The supporters of the Khilafat Movement themselves had doubts about the so-called Hindu-Muslim unity engendered by the Khilafat Movement. In 1913 itself, Muhammad Ali had warned Hindu and Muslim leaders alike against “mistaking the accidental for the essential” and “drowning the problem in a deluge of words.” Several years after the event, Chaudhry Khaliquzzaman of the Muslim League described in his memoirs “the silly excitement” of the Muslims who took Swami Shraddhanand inside the mosque at Delhi. Probably becoming wise some thirty years after the events, Jawaharlal Nehru spoke about “the artificial unity Gandhi had forged out of diverse discontents” (Niemeijer, ibid, p. 93).
For the majority of the Hindus, the religious and even the political aspects of the Khilafat Movement had little appeal. Among their leaders, Pandit Madan Mohan Malaviya (1861-1946) was perhaps the chief sceptic. In December 1918, as the President of the Congress, he had ruled out the plea of Chittaranjan Das (1870-1925) to lend support to the Khilafat issue. Sankaran Nair (1857-1934, President of 1897 Congress session) was openly critical of the Khilafatists’ motives. Lokmanya Tilak (1856-1920) was another sceptic. Vallabhbhai Patel (1875-1950) and Indulal K. Yajnik (1892-1972, participant in Gandhi’s Kheda Satyagraha in 1918) exchanged 'many unholy jokes and laughs over the sacred cause of the Khilafat.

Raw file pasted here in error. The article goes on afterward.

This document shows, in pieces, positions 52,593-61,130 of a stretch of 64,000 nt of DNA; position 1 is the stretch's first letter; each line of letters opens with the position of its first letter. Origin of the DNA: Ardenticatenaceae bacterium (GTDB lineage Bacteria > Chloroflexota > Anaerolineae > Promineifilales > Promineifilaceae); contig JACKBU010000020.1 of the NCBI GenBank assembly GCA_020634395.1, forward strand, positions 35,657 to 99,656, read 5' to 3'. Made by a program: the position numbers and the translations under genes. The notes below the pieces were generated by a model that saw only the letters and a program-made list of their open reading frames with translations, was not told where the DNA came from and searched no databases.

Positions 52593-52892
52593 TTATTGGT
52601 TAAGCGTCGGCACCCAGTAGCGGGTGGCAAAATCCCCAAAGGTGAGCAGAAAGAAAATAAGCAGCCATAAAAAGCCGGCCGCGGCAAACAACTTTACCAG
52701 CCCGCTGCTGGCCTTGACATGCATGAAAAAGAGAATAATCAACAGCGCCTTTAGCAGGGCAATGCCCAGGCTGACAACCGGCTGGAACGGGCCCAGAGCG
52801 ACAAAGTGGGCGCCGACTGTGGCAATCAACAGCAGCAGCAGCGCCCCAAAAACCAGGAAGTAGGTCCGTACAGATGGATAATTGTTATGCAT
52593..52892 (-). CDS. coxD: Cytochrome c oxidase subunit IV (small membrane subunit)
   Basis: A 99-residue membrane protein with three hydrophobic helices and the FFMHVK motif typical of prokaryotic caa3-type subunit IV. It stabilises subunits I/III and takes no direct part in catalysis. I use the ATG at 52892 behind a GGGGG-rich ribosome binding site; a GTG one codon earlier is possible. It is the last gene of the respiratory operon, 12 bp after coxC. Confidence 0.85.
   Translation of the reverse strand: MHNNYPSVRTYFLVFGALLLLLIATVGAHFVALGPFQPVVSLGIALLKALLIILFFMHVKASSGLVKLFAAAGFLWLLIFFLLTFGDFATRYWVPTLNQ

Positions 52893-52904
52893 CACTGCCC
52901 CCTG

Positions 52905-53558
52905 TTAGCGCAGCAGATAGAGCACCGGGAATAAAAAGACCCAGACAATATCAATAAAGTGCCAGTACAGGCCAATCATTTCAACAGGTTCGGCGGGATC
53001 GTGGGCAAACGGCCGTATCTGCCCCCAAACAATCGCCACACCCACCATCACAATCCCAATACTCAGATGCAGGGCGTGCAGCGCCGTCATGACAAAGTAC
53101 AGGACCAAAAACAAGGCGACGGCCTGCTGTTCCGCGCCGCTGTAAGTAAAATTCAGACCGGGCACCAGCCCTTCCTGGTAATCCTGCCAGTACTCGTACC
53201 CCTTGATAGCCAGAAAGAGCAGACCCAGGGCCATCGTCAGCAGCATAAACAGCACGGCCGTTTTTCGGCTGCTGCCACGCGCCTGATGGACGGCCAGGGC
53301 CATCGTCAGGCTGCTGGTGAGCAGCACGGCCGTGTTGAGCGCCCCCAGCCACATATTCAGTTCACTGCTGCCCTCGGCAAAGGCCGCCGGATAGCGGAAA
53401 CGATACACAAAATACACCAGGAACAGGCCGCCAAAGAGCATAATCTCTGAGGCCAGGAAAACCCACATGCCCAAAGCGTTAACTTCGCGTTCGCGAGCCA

Bipin Chandra Pal (1858-1932), who had always dreaded ‘the virus of pan-Islamism’, was also hesitant to lend his support. Motilal Nehru (1861-1931) considered that there were ‘many things nearer home than the question of the Khilafat which we have to attend to’. V.S. Srinivasa Sastri (1869-1946, follower of Gopal Krsihna Gokhale; Gandhi used to address him as ‘elder brother’) advised Gandhi to stay clear of the Khilafat movement for ‘we have no right to embarrass the Government of India’. There were others who gave only verbal support and yet others attached conditions of cow protection before they joined the Muslims (Qureshi, ibid, pp. 74, 75).